September 20, 2020

Misleading Term of the Week: "Rights"

A “right” is a legal entitlement – something that the law says you are allowed to do. But the term is often misused to refer to something else.

Consider, for example, the use of “digital rights management” (often abbreviated as DRM) to describe technologies that restrict the use of creative works. In practice, the “rights” being managed are really just rules that the copyright owner wants to impose; and those rules may bear little relation to the parties’ legal rights. Cloaking these restrictions in the language of “rights” makes them sound more neutral and unchangeable than they really are.

DRM advocates often put forth arguments that go roughly like this:

(1) we have built technology that doesn’t let you do X;

(2) therefore you cannot do X;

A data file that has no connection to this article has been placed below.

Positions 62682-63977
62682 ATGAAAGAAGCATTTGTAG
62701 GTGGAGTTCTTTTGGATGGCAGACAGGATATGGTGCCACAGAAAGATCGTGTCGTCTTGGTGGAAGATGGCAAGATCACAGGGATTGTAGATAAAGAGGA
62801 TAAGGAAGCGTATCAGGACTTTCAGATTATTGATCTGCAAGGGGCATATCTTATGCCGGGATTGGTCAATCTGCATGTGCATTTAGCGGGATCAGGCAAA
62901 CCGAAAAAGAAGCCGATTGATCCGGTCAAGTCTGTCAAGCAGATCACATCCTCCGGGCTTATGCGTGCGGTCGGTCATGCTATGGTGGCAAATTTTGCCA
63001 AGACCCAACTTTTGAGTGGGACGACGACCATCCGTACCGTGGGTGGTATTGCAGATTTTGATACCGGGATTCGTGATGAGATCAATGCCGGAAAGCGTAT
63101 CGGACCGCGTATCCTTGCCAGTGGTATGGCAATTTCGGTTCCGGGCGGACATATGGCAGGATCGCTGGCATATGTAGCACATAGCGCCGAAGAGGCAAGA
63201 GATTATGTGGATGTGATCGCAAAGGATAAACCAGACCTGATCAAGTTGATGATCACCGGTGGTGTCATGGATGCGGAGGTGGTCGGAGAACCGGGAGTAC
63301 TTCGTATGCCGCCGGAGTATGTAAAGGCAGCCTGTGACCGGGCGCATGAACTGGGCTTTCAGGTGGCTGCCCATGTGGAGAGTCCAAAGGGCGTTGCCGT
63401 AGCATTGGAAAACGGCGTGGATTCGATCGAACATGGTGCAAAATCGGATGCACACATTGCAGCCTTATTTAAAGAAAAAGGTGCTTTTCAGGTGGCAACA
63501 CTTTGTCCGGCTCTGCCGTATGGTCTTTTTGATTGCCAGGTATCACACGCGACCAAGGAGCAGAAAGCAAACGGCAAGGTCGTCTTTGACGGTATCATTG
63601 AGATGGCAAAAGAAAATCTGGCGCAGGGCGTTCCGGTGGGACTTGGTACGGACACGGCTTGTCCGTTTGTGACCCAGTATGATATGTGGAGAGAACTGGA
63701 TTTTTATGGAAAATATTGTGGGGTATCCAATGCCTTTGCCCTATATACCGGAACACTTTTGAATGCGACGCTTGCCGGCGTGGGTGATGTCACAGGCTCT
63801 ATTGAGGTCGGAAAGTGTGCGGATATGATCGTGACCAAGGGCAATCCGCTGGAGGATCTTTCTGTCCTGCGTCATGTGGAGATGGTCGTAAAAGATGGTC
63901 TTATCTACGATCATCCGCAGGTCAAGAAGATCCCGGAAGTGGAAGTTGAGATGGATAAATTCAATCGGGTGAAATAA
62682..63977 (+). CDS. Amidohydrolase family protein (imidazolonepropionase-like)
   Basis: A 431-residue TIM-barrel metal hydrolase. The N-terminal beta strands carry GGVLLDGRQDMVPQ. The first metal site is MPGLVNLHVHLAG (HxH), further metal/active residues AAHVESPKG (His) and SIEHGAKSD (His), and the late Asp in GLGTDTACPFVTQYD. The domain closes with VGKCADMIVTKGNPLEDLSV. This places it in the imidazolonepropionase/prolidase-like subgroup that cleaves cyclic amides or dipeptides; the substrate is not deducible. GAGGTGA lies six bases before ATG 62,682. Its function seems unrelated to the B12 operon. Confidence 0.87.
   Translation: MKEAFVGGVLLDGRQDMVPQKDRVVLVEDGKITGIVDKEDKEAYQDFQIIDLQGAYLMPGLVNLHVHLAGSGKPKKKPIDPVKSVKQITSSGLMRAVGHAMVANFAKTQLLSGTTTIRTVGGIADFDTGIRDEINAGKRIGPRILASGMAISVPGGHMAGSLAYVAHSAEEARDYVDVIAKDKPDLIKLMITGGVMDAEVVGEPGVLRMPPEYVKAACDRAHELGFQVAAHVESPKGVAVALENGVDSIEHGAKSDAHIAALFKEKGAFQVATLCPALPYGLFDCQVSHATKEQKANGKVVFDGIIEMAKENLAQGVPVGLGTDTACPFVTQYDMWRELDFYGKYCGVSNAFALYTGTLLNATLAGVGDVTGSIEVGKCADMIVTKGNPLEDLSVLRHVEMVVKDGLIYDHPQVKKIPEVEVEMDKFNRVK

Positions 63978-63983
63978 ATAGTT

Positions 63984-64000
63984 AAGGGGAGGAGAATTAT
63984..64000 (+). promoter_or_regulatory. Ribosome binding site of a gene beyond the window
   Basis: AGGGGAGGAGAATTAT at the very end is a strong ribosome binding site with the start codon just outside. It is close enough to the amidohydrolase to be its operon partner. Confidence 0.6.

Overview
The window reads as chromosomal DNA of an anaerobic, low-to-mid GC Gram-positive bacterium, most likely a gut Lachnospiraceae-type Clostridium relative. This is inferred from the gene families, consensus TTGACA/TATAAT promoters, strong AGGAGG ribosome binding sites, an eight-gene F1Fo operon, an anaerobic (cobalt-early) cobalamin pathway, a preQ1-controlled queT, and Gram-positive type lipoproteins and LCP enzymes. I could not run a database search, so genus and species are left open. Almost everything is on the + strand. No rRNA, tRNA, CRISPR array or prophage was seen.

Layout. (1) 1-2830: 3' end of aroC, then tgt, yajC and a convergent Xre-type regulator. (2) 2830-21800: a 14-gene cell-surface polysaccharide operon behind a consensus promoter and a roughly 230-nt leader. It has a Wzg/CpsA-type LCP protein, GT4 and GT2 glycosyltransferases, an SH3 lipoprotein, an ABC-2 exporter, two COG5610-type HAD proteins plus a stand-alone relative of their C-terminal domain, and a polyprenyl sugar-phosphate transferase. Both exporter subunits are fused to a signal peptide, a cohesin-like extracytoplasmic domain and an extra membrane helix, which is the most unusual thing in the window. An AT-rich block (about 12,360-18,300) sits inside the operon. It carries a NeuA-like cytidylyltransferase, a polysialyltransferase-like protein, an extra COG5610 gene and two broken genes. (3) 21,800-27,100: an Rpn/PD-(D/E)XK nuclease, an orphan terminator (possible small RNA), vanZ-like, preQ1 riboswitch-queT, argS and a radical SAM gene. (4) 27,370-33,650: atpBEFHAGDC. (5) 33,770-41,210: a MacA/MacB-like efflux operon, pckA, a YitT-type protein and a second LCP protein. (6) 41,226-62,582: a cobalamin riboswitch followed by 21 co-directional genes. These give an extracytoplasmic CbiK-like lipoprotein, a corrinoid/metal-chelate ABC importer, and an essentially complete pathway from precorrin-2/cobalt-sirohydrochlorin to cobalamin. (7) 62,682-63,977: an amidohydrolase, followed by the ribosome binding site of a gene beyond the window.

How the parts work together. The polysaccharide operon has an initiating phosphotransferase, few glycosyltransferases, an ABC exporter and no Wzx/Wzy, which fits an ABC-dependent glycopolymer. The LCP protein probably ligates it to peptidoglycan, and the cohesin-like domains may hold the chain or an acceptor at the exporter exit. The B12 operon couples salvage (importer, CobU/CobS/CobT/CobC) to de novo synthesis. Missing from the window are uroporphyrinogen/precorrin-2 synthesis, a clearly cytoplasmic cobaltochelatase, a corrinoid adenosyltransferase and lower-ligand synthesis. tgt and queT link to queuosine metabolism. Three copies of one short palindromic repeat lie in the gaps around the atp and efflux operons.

(3) therefore you do not have the right to do X;

(4) therefore you should be required to use technology that doesn’t let you do X.

The trickiest part of this argument is getting from (2) to (3). Using the term “digital rights management” in (1) and (2) makes the leap from (2) to (3) seem smaller than it really is.

There is at least one more common misuse of “rights” in the copyright/technology debate. This is in the use of the term “rights holder” to refer to copyright owners (but not to users). When someone says, “Content is shipped from the rights holder to the consumer,” the implication is that the rights of the copyright owner are more important than those of the user. There is no need for this term “rights holder.” “Copyright owner” will do just fine, and it will help us remember that both parties in the transaction have rights that need to be protected.